Tom Cleeland

When is Manipulation in Advertising Okay?

Manipulation: the action of controlling someone in a clever or unscrupulous way.

It’s a touchy subject, but arguably advertising in its purest form is manipulation. Campaigns want to change behaviour or elicit a response. You can’t argue with that. 

But we’re not in the business of manipulation, are we? We’re in the business of moving and compelling people to engage with, share and advocate a brand or product.

We’re in the business of storytelling.

Meet documentary maker Ken Burns—a master of manipulation through the medium of storytelling. He’s the man behind titles such as The Civil War and Baseball. He argues a good point and one that has inspired this blog post.

Manipulation is present in every story whether we like it or not.

“Jean-Luc Godard once said ‘cinema is telling the truth 24 times a second.’ Maybe. It’s lying 24 times a second, too. All story is manipulation. Is there an acceptable manipulation? You bet. ‘Oh my, I was moved to tears by your film.’ I manipulated that. That’s part of storytelling. I didn’t do is disingenuously. I did it sincerely. I was moved by that too.”

We can apply this to telling a brand’s story. We’ll manipulate an audience into a response by moving them and engaging them with an emotion. We might even, on occasion, move them to tears.

It doesn’t matter what medium you choose—print, social media, television—wherever there is a story arc, there is manipulation.

As storytellers it’s our job to bring a brand story to life. We craft that emotional hook. It’s our responsibility to move an audience. It’s our responsibility to make sure we do that sincerely and not disingenuously.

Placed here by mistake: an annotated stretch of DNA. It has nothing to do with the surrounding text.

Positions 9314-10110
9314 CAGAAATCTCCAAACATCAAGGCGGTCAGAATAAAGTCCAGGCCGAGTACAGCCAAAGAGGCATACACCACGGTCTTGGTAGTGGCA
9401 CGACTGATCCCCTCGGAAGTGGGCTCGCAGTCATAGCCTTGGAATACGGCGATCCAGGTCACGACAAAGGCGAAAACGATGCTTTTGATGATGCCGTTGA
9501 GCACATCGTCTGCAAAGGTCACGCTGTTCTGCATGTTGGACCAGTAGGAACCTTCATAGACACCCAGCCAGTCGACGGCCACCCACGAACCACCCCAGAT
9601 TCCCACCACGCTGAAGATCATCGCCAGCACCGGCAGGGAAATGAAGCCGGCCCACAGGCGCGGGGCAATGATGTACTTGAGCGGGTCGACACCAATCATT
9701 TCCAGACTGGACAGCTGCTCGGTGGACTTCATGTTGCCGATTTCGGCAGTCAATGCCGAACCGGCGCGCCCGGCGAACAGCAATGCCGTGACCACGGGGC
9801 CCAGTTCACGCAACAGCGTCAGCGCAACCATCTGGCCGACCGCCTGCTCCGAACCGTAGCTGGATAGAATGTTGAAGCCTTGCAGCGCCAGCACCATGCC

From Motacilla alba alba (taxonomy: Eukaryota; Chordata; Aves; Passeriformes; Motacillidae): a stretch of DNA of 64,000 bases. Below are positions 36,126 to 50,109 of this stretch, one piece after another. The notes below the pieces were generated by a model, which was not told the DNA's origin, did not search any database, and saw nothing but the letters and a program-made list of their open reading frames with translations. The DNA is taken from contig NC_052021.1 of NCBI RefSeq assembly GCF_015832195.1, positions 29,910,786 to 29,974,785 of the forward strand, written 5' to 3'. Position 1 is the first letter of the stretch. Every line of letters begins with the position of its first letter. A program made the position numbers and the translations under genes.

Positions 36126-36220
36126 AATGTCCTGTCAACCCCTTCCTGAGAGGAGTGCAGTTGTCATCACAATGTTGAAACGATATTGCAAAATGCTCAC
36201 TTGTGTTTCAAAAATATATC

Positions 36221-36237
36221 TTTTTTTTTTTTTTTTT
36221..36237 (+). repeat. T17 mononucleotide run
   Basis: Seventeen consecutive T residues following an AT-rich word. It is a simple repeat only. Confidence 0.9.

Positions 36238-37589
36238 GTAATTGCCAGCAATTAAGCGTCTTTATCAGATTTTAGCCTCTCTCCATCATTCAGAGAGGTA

Manipulation is okay when it’s rooted in the fabric of the story we’re telling and not rooted in a sales pitch or promise.

Here’s an example. 

You’re at home in front of the television, fast-forwarding the commercial break until suddenly something catches your eye. You stop and rewind, and play again. You watch it closely. And watch it one more time. Then you call through to the kitchen ‘Hey Barbara, come through here and check out this advert.’ 

What’s just happened? You were in control of what you were watching, weren’t you? In fact, you weren’t even watching it until one advert drew you back. What compelled you to stop and watch? 

The story. 

Just one of 24 lies or truths in a second that resonated. You were more concerned with how the story ended. By watching the story, you inherently understood which brand was telling it. You stopped, watched and shared. Probably you’ll buy that brand now, because you were moved to, by the story.

Since Christmas is around the corner, and everyone is talking about the new John Lewis advert, let’s look at how they tell a story.

This is their award-winning ad from last year. A little boy waits around impatiently for Christmas until finally it’s the morning he’s been waiting for. He’s out of bed before you can say “Jingle Bells” and into his parents’ room, just to give them a present.

Watch it again and see if it doesn’t move you still. Just a little, a year later.

That’s an emotional hook. That’s a sincere and compelling story.

Now let’s look at another John Lewis spot from mid-year. Never Knowingly Undersold. Two lovers live out their love story across two different eras. The audience is compelled to remember the things that matter. It puts an emotion before the brand or product. 

That’s a good story.

You see, sometimes it’s okay to manipulate. But only when a genuinely compelling story does the legwork, not a disingenuous strapline, offer or promise.

Do you agree or disagree? 

  • Gerry Kookmeyer

    Never knowingly undersold? More advertising mumbo jumbo.

  • noahdesigns

    Great article! I have this discussion all the time and agree that advertising is manipulation. To some manipulation has a negative undertone and would prefer to justify their roles in advertising as simply ‘convincing’ or ‘persuading’. The vids were very moving.